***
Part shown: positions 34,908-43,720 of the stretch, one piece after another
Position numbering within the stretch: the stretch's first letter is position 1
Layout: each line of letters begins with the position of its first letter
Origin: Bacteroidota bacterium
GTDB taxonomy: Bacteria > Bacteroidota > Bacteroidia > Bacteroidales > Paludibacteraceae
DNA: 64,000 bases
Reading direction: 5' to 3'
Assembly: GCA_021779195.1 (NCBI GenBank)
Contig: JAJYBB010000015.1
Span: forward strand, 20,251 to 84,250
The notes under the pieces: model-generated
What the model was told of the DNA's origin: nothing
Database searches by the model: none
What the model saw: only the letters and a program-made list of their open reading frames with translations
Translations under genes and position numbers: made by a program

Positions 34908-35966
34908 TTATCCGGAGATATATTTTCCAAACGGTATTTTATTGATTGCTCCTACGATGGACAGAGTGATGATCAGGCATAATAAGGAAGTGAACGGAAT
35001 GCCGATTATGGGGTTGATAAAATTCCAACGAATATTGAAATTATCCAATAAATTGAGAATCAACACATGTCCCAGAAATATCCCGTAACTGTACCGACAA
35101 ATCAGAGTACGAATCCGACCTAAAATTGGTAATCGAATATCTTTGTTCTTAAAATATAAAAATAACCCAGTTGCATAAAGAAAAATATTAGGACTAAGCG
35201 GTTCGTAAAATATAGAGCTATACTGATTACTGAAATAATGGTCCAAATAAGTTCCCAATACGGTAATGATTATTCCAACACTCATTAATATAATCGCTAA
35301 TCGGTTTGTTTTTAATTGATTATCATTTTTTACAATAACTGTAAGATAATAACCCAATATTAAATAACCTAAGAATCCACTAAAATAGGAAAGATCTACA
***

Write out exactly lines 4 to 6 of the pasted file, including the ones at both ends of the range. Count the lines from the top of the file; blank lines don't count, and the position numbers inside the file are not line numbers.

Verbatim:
Origin: Bacteroidota bacterium
GTDB taxonomy: Bacteria > Bacteroidota > Bacteroidia > Bacteroidales > Paludibacteraceae
DNA: 64,000 bases